I do not think that I have ever anticipated the return of a show more than I am looking forward to The Boys Season 3 to premiere. This is mainly because I strongly believe the Amazon Prime original is the best series currently on television (well, streaming, more accurately), and not just for the engrossing writing, the cinematic production value, and the brilliant dual satire of superhero culture and real-life American culture, but also for The Boys’ cast.
The people chosen to breathe life into the characters from Garth Ennis’ popular comic book (first published by DC’s Wildstorm in 2006 before being picked up by Dynamite Entertainment until 2012) are either veterans of the big and small screen, more obscure newcomers, or even Hollywood royalty. The one thing that they all have in common is turning out such impassioned performances on The Boys that, depending on the nature of their role, is almost too believable for their own reputation. I think if I have ever had the chance to talk to Homelander actor Antony Starr, I would be severely overwrought with a combination of anger and fear that would only subside by a reminder that he is not actually a sociopathic mutant, but just really good at his job.
In fact, there are plenty other movies and TV shows that prove the range of his talents, and that of his co-stars, that you may have forgotten about or even had not heard of before. If you were curious to explore previous efforts from the cast of this ingeniously witty and shockingly morbid series while the wait for its third season, allow us to point you in the right direction of where they are currently available to rent or stream. Let's look at some of the other movies and TV shows featuring The Boys cast and how you can watch them while you wait for Season 3.
Karl Urban (Billy Butcher)
Even if you did not know Karl Urban by name before he appeared as The Boys’ leader, Billy Butcher, you surely recognized the New Zealander from something. Perhaps it was from his role as Eomer in the latter The Lord of the Rings sequels, or as Vaako in The Chronicles of Riddick, Skurge in Thor: Ragnarok, or as the title role of Dredd.
*Rent Dredd on Amazon.
Jack Quaid (Hughie Campbell)
Funny how Jack Quaid (the son of Dennis Quaid and Meg Ryan) plays such a meek hero in The Boys when his debut role in The Hunger Games was Marvel, the hatefully violent career tribute who killed Rue. Later on, he would party with Alice Cooper on HBO’s short-lived inside look at the music business, Vinyl, helped a redneck Channing Tatum rob a NASCAR arena in Logan Lucky, and can also be heard as the voice of Richie Rich on the Netflix animated series Harvey Girls Forever!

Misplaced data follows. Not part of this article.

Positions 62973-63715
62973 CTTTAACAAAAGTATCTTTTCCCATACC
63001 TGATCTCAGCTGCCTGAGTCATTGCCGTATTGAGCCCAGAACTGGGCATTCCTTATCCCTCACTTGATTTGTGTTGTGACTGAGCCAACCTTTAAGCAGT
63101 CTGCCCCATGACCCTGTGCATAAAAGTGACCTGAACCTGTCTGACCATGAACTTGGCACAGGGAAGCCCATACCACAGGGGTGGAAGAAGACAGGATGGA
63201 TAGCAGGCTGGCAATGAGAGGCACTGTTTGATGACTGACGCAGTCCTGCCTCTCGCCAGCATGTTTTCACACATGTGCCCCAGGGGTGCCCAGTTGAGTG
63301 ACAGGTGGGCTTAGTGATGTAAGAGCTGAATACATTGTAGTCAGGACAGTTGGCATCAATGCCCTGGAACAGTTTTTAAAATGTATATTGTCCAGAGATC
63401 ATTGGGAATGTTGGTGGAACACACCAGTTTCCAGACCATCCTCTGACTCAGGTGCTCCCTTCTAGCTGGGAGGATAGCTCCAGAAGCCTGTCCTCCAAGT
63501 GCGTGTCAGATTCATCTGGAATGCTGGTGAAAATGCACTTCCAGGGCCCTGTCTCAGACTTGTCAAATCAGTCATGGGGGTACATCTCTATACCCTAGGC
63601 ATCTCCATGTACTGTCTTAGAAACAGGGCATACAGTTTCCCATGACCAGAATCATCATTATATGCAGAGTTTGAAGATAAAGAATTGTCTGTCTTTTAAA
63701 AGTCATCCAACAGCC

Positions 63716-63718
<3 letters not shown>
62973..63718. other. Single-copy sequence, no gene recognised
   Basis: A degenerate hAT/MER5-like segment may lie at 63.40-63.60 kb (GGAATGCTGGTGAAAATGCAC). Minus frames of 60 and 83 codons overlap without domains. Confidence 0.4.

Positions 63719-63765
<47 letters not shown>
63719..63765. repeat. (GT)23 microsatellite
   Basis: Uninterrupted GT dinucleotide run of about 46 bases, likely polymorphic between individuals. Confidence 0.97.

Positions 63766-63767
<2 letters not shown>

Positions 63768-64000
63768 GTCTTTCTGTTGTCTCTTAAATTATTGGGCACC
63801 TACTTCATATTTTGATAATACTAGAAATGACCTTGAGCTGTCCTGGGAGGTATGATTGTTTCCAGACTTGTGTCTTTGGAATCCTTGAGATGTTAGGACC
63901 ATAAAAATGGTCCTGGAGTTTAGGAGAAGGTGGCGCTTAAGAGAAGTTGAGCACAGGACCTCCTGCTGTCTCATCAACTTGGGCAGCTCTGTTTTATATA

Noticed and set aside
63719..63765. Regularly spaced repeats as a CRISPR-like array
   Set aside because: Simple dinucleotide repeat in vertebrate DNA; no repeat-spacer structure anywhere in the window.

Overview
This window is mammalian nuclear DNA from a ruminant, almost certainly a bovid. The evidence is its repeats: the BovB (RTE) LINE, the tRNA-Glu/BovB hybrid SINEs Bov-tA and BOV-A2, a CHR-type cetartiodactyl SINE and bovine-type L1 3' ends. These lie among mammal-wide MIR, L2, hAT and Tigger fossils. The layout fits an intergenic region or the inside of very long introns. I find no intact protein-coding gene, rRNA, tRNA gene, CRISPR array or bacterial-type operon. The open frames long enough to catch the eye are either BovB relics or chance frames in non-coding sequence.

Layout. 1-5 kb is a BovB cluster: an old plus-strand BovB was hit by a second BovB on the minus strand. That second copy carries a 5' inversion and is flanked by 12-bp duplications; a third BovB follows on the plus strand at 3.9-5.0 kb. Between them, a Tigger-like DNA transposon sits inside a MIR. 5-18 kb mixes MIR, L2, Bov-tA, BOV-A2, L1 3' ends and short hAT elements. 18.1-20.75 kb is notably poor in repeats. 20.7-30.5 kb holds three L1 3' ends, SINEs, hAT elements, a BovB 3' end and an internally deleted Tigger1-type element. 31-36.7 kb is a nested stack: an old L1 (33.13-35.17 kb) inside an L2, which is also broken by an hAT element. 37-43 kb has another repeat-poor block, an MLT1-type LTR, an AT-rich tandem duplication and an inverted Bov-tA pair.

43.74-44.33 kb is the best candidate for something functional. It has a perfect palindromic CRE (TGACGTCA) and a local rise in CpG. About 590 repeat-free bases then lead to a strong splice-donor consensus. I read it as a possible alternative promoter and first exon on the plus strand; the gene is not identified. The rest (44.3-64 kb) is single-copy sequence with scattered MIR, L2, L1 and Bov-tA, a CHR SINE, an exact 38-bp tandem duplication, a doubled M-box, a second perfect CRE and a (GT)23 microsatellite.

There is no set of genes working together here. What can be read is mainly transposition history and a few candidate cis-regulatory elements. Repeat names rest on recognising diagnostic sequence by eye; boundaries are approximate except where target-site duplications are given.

Erin Moriarty (Annie January/Starlight)
Playing a hero in The Boys must be a refreshing change of pace for Erin Moriarty after playing a victim on Season 1 of Jessica Jones - another gritty TV series adapted from a comic book. The Starlight actress is also well-known as Audrey, the daughter of Woody Harrelson’s Martin Hart, on True Detective and the love interest of Viggo Mortensen’s son (played by 1917 star George McKay) in the quirky indie drama Captain Fantastic.
Antony Starr (Homelander)
Coincidentally, Antony Starr has played a bad guy posing as a good guy before The Boys, having led the cast of Cinemax drama Banshee as a comparatively more likable ex-con pretending to be a sheriff. Probably the New Zealand-born actor’s most best-known big screen role was Billy Newwood in Without a Paddle, whose death reunites childhood friends (played by Seth Green, Matthew Lillard, and Dax Shepard) in the 2004 adventure comedy.
Stream Banshee on Max Go. *
*Rent Without a Paddle on Amazon.
Dominique McElligott (Queen Maeve)
Starring as the only other member of The Seven worth rooting for (after Starlight) is Irish actress Dominique McElligott, who has never played anyone quite like her The Boys role who, unlike her House of Cards character Hannah Conway, hates social media attention and would probably prefer to get as much screen time as astronaut Sam Rockwell’s wife does in Duncan Jones’ chilling sci-fi drama Moon. Lily Bell, a widow struggling to survive a man’s world, on the AMC western series Hell on Wheels is probably the one character of McElligott’s who best resembles Queen Maeve, without the super strength.
*Rent Moon on Amazon.